There are several advantages to raised beds: they warm up and dry out faster in the spring, the soil doesn't get walked on, and they can generally be planted more intensively than in-ground beds, making the use of space more efficient. They are also useful for spaces where the soil is poor (or non-existent) and for gardeners who have physical difficulties gardening in the ground.
Despite what some authors would have you believe, however, there are some disadvantages to raised beds. Beds created without walls tend to erode away and are not as attractive, while beds with walls can be difficult or expensive to build. If the walls are sturdy and don't start falling over in a couple of years, weeds and lawn grass will inevitably squeeze up right beside the walls, where they can be very difficult to eradicate. But the biggest problem in areas with warm summers is that they dry out very quickly in hot weather, and can require constant watering.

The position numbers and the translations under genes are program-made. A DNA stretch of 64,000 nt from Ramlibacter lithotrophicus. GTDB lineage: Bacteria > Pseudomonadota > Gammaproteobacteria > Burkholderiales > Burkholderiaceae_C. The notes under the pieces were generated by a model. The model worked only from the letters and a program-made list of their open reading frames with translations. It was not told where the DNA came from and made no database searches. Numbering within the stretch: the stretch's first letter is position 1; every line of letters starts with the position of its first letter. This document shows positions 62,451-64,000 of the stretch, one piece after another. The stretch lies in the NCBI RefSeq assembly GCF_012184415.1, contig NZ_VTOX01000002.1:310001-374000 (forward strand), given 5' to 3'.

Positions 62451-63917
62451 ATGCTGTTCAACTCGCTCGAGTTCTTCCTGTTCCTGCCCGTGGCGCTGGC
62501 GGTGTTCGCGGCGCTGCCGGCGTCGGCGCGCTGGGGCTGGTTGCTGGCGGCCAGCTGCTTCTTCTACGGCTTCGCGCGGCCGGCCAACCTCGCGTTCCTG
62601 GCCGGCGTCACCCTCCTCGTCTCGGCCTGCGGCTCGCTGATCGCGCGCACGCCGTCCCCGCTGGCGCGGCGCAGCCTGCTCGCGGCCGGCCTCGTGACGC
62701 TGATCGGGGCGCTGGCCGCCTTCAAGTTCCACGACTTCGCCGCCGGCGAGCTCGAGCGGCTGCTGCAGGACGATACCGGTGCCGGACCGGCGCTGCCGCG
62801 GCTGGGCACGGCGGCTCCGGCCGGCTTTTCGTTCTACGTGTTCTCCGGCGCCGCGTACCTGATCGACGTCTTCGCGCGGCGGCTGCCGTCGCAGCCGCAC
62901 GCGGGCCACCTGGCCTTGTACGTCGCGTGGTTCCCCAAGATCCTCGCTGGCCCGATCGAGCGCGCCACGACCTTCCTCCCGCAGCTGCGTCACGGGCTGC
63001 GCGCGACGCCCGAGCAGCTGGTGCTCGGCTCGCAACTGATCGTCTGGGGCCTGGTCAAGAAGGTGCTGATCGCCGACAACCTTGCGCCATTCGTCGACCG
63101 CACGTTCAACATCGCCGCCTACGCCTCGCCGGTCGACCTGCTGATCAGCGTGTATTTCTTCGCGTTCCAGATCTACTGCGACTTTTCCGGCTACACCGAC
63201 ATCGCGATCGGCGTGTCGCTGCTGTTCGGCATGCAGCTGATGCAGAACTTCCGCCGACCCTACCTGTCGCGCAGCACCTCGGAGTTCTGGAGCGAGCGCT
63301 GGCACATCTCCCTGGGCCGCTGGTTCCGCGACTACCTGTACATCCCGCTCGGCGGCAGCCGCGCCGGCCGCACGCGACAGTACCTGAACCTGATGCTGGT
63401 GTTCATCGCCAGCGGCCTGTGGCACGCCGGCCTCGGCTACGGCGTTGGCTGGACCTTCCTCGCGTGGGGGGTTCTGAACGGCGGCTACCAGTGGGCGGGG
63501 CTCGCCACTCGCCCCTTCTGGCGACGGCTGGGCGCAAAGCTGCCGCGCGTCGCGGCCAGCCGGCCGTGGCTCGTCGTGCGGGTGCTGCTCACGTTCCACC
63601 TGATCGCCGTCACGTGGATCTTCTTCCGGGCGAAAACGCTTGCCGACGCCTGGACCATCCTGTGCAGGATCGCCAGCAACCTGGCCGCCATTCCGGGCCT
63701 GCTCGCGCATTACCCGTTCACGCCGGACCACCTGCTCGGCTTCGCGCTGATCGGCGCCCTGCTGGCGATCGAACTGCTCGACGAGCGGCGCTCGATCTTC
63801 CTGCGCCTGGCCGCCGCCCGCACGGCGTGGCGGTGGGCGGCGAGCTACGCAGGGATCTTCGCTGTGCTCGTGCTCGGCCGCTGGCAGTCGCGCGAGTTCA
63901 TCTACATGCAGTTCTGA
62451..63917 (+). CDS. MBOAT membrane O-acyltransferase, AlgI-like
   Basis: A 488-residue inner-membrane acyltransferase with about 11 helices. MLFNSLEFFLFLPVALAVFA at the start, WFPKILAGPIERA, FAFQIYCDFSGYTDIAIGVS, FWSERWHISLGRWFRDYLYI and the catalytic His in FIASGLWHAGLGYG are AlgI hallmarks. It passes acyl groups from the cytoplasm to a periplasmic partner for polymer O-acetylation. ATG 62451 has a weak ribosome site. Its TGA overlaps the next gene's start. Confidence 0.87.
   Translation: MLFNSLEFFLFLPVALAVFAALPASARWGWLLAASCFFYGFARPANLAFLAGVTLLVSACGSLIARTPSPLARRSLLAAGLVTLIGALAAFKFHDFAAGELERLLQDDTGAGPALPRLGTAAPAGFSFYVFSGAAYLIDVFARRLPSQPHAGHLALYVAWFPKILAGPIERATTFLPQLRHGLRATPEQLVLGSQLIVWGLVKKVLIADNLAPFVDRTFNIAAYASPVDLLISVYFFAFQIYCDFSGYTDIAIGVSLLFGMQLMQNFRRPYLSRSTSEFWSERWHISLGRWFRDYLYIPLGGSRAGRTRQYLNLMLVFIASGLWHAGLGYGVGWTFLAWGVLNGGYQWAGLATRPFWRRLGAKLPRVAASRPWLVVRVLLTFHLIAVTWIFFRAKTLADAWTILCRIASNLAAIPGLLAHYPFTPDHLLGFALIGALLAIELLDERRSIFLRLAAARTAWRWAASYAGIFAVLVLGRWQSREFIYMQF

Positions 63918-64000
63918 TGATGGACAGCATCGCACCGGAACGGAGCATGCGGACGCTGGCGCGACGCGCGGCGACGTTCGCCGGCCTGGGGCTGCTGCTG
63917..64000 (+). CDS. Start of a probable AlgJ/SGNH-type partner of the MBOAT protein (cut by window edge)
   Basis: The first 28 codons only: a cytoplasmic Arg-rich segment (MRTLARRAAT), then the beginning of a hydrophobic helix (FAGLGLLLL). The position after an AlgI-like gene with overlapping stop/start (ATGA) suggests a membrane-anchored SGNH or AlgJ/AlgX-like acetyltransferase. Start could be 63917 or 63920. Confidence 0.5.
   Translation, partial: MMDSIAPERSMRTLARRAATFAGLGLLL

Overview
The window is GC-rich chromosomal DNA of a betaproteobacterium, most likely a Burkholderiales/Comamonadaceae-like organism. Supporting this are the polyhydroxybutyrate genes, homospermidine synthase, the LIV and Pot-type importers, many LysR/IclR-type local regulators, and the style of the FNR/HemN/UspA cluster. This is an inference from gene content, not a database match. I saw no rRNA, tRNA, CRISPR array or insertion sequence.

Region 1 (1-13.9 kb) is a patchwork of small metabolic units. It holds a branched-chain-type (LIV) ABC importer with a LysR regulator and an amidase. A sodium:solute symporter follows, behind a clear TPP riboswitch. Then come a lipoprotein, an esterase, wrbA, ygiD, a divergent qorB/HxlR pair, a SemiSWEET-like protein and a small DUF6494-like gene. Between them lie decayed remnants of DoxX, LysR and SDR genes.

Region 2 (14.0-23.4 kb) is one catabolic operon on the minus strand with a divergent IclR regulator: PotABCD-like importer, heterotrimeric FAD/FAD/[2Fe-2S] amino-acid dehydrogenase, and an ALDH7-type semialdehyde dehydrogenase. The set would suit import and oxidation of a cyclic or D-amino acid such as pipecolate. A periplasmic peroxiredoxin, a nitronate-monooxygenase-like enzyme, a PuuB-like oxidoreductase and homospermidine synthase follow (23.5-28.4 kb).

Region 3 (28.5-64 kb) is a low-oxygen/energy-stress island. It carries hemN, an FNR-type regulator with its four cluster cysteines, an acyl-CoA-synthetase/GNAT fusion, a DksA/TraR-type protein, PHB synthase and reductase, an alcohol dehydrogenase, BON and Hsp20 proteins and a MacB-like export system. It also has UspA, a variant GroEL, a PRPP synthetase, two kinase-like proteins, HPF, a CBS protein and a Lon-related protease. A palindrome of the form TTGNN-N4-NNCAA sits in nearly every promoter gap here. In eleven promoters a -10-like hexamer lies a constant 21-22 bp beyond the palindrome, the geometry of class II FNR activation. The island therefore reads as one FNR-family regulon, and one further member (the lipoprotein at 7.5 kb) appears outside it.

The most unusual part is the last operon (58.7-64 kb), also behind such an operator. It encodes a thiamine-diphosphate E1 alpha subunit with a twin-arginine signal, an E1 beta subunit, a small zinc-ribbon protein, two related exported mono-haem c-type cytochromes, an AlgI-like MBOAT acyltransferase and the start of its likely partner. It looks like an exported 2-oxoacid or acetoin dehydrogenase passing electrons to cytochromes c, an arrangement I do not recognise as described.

Are raised beds better? They definitely are if you're trying to garden on rock, but otherwise it just depends on your situation. In any case, they are easiest to build and dry out more slowly if you don't build them too tall. Unless you can't bend over at all, there is no need to build them any taller than about 6 inches. And it's probably wisest not to have grass paths between your beds, unless you want to be ripping grass out of them forever.